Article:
- The Washington Times - Friday, April 13, 2001

Mario Lemieux elbowed Jeff Halpern in the face near the end of his opening shift. No call was made against Lemieux. No call is ever made against Lemieux. He is Mario. He does what he wants. If he wants to beat you over the head with his stick, he is granted a permission slip from the NHL office.

The four guys in stripes usually are blind around Lemieux. They believe in his power. They think he is perfect.

The Caps can't be content to beat the Penguins. They can do that. But that is not enough. They have to beat Mario. They have to beat the four guys in stripes. They have to beat an aura, a mindset, the league-wide sentiment that favors the Penguins.

Lemieux is the NHL at the moment. He is the superstar player of the Penguins, their owner, too, and essential to the postseason television ratings.

He is looking to secure a third Stanley Cup, and the Caps are in the way, if only momentarily. This is too bad for the Caps. They seem to play the Penguins every spring, and it always seems to end the same, with earlier tee times than originally planned. Isn't this the way it was between the Caps and Islanders in the '80s?

What can you do?

This is Lemieux's time. This is his comeback season. He knows people. All he has to do is make a telephone call. He and MJ, they are buddies of sorts. They have that transcendent thing in common.

Mario to MJ: You da man.

MJ to Mario: No, you da man.

Whenever someone skates within 10 yards of Lemieux, he falls down and tries to get a penalty.

He tried that in the first period. He fell to the ice and grabbed his side, as if he had been hit with a baseball bat. Lemieux is a pretty good actor. Between periods, you expected him to say, "You like me. You really like me."

And people do like him. Even men want to have his babies.

Coach Ron Wilson and the Caps have been ordered to be polite around Lemieux. They make their line changes only after he has given them the go-ahead. If someone with the Caps is going after the puck, the person checks with Lemieux first to see if he has an interest in it.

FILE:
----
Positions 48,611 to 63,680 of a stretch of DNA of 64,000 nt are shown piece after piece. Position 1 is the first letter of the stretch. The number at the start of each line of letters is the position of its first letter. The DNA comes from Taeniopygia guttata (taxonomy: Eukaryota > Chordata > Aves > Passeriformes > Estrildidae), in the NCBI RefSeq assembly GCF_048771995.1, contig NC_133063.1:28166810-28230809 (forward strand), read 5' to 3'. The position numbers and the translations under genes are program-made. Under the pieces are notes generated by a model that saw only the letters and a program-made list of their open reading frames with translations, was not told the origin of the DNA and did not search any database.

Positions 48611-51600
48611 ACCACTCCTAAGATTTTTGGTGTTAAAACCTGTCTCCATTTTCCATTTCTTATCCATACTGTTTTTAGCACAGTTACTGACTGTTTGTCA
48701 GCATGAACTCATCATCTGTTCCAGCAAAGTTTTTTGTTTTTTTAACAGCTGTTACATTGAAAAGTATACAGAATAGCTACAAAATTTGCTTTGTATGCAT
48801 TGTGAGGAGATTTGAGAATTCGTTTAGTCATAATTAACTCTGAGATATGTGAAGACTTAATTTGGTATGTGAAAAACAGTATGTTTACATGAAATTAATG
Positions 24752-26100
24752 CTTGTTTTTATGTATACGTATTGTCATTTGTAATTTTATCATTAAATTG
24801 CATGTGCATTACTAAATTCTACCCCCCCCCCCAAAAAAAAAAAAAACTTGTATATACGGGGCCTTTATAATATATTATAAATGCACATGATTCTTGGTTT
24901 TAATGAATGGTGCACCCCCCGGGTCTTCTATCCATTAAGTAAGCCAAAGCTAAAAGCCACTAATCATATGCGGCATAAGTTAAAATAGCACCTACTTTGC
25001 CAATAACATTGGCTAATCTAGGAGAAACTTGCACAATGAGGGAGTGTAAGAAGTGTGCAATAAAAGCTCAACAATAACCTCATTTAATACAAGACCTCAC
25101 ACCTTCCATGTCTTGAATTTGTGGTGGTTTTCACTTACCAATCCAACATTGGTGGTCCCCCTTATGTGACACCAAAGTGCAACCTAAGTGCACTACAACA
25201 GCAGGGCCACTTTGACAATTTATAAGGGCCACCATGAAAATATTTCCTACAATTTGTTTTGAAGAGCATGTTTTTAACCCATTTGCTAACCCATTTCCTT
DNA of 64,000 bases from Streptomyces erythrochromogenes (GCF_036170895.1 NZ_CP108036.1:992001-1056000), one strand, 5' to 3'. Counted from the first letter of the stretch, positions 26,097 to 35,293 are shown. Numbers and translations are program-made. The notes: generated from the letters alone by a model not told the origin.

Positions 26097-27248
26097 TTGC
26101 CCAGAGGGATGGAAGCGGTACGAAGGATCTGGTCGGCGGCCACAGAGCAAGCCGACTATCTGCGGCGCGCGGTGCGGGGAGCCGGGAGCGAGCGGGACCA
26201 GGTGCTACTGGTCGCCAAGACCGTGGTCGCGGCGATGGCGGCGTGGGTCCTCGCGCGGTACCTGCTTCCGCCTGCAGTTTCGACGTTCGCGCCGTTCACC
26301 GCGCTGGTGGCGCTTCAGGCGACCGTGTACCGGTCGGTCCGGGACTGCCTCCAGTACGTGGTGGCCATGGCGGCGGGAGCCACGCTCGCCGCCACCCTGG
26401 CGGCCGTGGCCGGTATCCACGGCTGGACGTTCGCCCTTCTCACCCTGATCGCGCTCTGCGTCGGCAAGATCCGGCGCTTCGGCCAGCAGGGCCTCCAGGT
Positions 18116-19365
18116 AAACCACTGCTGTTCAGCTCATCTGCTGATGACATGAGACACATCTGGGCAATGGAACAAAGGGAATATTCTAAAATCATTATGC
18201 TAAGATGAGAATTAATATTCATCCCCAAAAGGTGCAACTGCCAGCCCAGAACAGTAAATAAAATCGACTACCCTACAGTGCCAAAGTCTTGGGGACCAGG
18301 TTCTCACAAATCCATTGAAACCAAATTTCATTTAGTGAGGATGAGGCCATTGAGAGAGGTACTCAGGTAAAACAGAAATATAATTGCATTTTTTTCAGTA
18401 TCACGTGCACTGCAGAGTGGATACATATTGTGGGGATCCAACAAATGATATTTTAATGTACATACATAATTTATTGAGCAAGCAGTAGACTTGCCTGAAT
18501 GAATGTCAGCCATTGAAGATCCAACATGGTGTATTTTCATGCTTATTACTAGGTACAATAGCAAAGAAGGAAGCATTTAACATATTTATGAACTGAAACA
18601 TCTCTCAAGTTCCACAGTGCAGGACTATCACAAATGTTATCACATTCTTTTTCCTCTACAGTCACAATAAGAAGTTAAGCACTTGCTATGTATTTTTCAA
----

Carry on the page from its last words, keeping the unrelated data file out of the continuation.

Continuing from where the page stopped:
You sometimes wonder what players say to one another on the ice.

Now you know.

They say, "Mario, may I?"

No one wants to offend Lemieux, especially the four guys in stripes. Anyone can miss a call. To keep missing calls when it involves the same player is suspicious.

Lemieux committed the roughing penalty, and teammate Kevin Stevens served the two minutes in the penalty box early in the first period.

Despite his off-the-charts charisma, Lemieux looks better on the ice than he does in a penalty box. He goes to the penalty box, and people start going to the rest room.

Lemieux beat on Brendan Witt near the end of the first period. Lemieux hit Witt with a chair, Jerry Springer-like, and then he put him in a scissors lock and gave him a noogie. Witt, of course, received two minutes for roughing, possibly because he invaded Lemieux's air space.

Lemieux is not a fighter, really. He is just another French Canadian who is stuck in North America. Or is North America stuck with Quebec?

Well, whatever the case, French is Lemieux's first language, and no one holds that against him, the same as no one holds Jerry Lewis against the French.

Coincidentally, Mario Lemieux is French for Shane Battier, another favorite of the striped-shirt set.

All this makes it tough for Wilson and the Caps. They have to beat Lemieux four times, not just once or twice, to advance to the next round.

This is not part of the script, let's be honest. Even if Lemieux were playing in a wheelchair, he still would command a wide berth and mass attention. He has it, that thing they do, and it is his world. One game either way does not matter.

The Caps have to be almost perfect. Lemieux just has to be himself, which already is plenty good, without any help.

Late in the second period, Lemieux knocked down Steve Konowalchuk again. It went undetected. No call. No whistle. No nothing.

Get used to it.

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